It doesn’t seem all that long ago that Tom Coughlin was resurrecting the Boston College football program after the team had slumped at the end of Jack Bicknell’s tenure.
Coughlin was 45 when he arrived at The Heights in 1991, and turned 4-7 into 8-3-1 and 9-3, including a stunning 41-39 road victory over top-ranked Notre Dame.
All of a sudden, after tenures with the Jaguars and now the Giants (two Super Bowl titles), Coughlin is the oldest NFL coach at 66 (he’ll be 67 on Aug. 31) heading into his 10th season in New York.
“I really don’t,” Coughlin said when asked if he feels like the dean of NFL coaches. “I think and feel about the same way as I always have, to be honest with you. I can tell you there are a few differences, but I don’t dwell on them. I still have that routine at 5:20 in the morning and 4 in the afternoon, although the cardiovascular part, the running part, thanks to my little shot on the sideline a year ago, is still not as good as it probably should be. I do more elliptical now than running.”
A 5:20 a.m. workout routine?
“I have a strength routine,” Coughlin said. “I’ve always contended that people look at the occupation that we’re in and think, ‘Jeez, all those hours, all that stress.’ But we’re surrounded by the best doctors in the world, we have a physical plant that is as good as any there is, we have a tremendous cardiovascular section of our physical improvement area, we have the machines and the free weights. I just say that it’s also a pretty darn healthy way to go if you watch what you eat and believe in exercise, which I do.”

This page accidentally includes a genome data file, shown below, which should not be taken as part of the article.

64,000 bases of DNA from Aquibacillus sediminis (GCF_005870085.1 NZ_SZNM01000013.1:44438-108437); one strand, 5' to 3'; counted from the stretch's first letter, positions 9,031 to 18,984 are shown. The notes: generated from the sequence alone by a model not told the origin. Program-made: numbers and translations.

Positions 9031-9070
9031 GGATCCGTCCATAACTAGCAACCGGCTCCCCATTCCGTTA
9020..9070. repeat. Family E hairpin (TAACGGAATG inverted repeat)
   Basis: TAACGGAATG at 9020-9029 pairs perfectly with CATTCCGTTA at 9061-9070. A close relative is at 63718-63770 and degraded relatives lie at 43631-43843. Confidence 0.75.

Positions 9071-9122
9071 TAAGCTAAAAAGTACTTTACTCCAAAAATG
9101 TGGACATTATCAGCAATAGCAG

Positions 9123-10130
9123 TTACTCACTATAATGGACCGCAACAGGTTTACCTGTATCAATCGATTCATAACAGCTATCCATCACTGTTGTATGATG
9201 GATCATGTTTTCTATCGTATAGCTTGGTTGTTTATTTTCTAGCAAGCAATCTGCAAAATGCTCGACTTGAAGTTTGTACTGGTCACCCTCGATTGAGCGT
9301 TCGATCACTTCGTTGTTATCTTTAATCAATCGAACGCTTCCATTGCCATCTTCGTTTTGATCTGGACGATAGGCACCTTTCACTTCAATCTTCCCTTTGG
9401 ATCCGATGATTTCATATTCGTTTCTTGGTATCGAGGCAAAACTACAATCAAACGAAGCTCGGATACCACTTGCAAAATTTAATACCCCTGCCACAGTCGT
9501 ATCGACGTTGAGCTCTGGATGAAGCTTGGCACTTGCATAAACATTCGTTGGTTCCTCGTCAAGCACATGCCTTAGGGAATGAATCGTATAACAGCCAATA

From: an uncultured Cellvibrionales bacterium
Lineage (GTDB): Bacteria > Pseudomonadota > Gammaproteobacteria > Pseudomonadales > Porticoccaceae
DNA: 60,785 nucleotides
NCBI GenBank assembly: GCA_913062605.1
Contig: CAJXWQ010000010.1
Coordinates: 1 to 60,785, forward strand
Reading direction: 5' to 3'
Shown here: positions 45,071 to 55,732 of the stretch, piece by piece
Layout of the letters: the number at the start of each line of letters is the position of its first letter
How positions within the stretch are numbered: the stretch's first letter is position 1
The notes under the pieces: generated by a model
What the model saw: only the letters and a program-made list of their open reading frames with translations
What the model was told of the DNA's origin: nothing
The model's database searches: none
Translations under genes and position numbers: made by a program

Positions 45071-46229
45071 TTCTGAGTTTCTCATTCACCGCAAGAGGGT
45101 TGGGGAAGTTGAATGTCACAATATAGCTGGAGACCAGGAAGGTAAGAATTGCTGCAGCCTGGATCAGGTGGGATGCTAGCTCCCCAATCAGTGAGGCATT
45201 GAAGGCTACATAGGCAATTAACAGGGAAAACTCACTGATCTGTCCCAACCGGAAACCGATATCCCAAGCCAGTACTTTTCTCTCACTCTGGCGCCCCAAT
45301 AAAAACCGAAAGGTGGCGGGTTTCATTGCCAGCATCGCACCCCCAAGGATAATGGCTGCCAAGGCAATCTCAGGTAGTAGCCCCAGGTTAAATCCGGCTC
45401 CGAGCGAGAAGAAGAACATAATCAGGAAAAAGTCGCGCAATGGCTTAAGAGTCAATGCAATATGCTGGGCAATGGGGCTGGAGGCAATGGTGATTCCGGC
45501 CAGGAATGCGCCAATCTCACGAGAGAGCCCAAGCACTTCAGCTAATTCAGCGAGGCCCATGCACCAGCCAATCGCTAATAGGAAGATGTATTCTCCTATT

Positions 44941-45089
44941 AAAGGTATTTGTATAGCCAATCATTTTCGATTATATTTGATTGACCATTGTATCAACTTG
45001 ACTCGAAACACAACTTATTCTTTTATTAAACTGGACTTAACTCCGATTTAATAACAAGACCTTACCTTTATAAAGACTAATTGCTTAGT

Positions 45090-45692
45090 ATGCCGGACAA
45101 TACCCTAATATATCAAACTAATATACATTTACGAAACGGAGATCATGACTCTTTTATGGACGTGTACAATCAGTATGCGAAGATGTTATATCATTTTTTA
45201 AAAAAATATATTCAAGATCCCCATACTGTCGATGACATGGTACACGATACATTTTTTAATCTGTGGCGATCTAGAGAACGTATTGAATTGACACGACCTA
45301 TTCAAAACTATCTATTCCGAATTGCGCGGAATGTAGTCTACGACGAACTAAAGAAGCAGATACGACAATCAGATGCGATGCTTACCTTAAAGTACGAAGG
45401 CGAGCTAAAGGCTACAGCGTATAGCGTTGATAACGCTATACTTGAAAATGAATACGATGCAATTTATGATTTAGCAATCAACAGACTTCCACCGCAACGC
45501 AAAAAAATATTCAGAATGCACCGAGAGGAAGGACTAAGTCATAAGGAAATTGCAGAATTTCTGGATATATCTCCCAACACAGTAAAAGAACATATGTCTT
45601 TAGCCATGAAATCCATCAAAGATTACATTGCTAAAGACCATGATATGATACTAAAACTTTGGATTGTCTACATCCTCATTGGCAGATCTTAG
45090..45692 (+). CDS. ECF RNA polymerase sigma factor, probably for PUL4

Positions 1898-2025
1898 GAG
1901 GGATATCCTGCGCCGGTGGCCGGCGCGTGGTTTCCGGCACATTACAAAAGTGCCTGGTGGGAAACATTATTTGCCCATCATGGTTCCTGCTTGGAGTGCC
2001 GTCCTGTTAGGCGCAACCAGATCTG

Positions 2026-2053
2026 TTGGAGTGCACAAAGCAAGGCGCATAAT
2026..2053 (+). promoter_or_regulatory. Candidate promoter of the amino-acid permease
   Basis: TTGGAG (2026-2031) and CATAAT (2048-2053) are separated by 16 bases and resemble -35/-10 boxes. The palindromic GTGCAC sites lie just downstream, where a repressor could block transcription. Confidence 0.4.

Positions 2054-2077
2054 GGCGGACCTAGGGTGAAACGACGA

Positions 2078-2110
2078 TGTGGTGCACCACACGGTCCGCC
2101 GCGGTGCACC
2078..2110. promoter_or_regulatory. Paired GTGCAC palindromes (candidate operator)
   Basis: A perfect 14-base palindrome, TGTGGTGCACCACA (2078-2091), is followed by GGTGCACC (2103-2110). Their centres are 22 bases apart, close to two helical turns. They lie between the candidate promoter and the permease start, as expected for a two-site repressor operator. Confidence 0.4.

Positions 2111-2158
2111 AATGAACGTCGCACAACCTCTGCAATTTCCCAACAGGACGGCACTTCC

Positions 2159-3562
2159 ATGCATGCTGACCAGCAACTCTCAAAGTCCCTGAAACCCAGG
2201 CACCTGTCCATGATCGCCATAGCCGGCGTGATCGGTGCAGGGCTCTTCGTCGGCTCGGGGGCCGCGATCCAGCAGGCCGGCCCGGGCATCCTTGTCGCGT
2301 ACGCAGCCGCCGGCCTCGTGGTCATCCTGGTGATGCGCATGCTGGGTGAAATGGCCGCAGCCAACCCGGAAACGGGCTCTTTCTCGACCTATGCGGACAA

Coughlin looked around the room at the NFC coaches breakfast in Phoenix last month and felt in good standing.
“I’m younger than most of the guys in this room,” Coughlin said about how he feels. “There is a better way to say that. It’s the experience? My birthdays are right at the beginning of the season, so they don’t count.”
If Coughlin needed an extra boost of energy, he’s gotten it — intellectually, at least — with the changes in the NFC East. Last season, it was the Redskins with Robert Griffin III running the read option. This season, new Eagles coach Chip Kelly and his various spread offense/uptempo schemes have been thrown onto the pile of work for the Giants’ coaching staff.
“Our division now is quite new,” Coughlin said. “We’ve seen it for one year, but this will be another aspect of it. And to be honest with you, it’s kind of exciting and interesting. We don’t know how far, obviously we’ve had a lot of discussions about it, but to what extent [the Eagles will use the Oregon offense].”
Does Coughlin think it will have staying power?
“My position still is it’s going to take five years to evaluate, to see where this stuff goes with the running quarterback,” he said. “Take a look at your salary cap and how much money you have in that position and all the time and effort that goes into preparing that guy and his status within your organization and whether you want to expose him to that [hitting]. It’s still risky business, I don’t care if you hit him in the pocket or he’s running with the ball after he comes out of the pocket or if it’s designed. Some of these kids are great athletes, it’s hard to get a good shot on them, but they are cumulative in our business. We play 16 games.
“Obviously, it’s very effective and has been, but some of these defensive coaches now, they’re not sitting around looking out the window having coffee. They’re into it. You’ve also stimulated an awful lot of that. And that’s a good thing. The energy level on the defense end of the hall in most buildings has been perked up by what’s happened.”